TWO of Lukhanji Municipality’s long- serving directors, whose contracts were not renewed in 2014, continue to battle it out with the local authority at the Local Government Bargaining Council.
The Rep reported (“Directors shock,” September 9 2011) that a legal battle was looming for Lukhanji, following a decision not to renew contracts of community services director Gideon Judeel, human settlements director Lungile Nomeva, the late technical services director, Piet Bezuidenhout – and late municipal manager (MM) Professor Bacela.
At the time, a letter from an East London legal firm, Russell Inc Attorneys, acting on behalf of the directors and leaked to The Rep, indicated the decision to terminate the contracts had apparently been taken by council on June 17 2011 with the decision conveyed to the four on June 20.
The legal firm’s director, Bridgette Magnus, stated the purported terminations were considered to be irregular and contra to the directors’ employment contracts.
The move was also believed to be in contravention of the provisions of the Municipal Systems Act 32 of 2000 and various South African Local Government Bargaining Council determinations and agreements.
The letter stated that the terminations would not stand up to the scrutiny of the courts and would, if necessary, be set aside by the courts with an appropriate cost order.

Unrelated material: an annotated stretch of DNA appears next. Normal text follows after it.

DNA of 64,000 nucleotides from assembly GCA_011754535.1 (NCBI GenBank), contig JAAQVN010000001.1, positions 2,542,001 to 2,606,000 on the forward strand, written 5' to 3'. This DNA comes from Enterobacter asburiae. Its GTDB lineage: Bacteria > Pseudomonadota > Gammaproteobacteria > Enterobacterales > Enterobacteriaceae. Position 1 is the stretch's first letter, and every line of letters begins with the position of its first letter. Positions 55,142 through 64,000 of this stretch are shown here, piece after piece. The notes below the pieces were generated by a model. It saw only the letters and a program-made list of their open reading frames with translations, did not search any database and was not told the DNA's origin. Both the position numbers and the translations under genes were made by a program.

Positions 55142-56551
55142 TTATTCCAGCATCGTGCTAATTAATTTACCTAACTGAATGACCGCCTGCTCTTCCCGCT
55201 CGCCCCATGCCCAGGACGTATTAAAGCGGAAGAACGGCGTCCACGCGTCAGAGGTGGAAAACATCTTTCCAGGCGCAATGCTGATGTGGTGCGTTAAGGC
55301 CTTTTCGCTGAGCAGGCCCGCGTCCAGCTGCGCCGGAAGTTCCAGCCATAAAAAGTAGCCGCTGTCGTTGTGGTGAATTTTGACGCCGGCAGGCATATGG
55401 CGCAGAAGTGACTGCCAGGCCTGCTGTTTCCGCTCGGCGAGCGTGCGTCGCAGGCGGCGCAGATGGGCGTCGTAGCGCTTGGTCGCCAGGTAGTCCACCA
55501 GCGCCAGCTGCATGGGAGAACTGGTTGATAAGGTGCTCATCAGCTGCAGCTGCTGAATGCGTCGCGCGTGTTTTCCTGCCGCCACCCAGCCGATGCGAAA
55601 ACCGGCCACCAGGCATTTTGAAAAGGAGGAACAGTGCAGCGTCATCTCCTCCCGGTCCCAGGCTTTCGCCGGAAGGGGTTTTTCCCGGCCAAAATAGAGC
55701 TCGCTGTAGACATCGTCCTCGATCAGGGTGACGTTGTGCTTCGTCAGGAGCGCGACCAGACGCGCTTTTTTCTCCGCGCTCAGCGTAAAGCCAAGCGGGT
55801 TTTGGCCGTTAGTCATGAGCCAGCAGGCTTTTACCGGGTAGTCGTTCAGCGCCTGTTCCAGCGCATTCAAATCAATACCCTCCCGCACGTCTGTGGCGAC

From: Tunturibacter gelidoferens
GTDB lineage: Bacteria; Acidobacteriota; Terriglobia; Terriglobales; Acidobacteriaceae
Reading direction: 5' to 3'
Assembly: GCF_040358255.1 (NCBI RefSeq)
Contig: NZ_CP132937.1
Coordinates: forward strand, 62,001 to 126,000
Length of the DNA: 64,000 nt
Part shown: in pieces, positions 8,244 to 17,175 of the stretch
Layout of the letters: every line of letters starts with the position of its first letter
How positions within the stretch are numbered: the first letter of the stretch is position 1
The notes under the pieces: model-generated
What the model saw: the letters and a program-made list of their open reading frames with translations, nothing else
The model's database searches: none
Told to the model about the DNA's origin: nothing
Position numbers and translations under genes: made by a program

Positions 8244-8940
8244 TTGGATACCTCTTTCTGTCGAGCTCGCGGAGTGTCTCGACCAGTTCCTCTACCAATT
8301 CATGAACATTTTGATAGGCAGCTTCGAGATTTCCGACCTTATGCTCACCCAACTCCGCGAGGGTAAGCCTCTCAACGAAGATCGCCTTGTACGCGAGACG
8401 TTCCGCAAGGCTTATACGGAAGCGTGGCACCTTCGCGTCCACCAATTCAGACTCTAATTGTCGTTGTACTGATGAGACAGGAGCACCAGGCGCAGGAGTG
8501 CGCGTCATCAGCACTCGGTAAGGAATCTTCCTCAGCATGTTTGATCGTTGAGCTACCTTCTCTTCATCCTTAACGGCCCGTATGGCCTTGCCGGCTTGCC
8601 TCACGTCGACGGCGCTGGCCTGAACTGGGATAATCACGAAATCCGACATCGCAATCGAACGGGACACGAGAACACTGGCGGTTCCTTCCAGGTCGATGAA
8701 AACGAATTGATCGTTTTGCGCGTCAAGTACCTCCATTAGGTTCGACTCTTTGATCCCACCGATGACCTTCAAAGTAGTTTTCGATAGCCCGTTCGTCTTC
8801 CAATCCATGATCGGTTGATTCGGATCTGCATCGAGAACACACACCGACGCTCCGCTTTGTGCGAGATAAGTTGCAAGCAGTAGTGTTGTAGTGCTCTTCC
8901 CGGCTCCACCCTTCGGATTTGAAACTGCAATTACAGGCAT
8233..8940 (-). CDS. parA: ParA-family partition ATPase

“The Municipal Systems Act at Section 55, 56 and 57 as well as our clients’ contracts of employment paragraph 2.5 govern the terms of employment, more particularly the duration and renewals. The municipality may not unilaterally adjust the terms or give legal effect to any purported extensions which were not negotiated or reduced to writing and signed by both parties.”
According to the stated paragraph, the initial contracts of the directors were for a fixed period. Bacela’s was until June 31 2006 and the other three to December 31 2007.
Negotiations to renew contracts should have been finalised by no later than six months prior to expiry.
“If no notice is given of an intention not to renew by the employer prior to six months of expected expiry, the contracts would automatically be renewed for a further two years.”
As no notification was received and no negotiations took place, the contracts were automatically renewed with Bacela then set to serve until June 30 2008 and Bezuidenhout, Judeel and Nomeva to December 31 2009.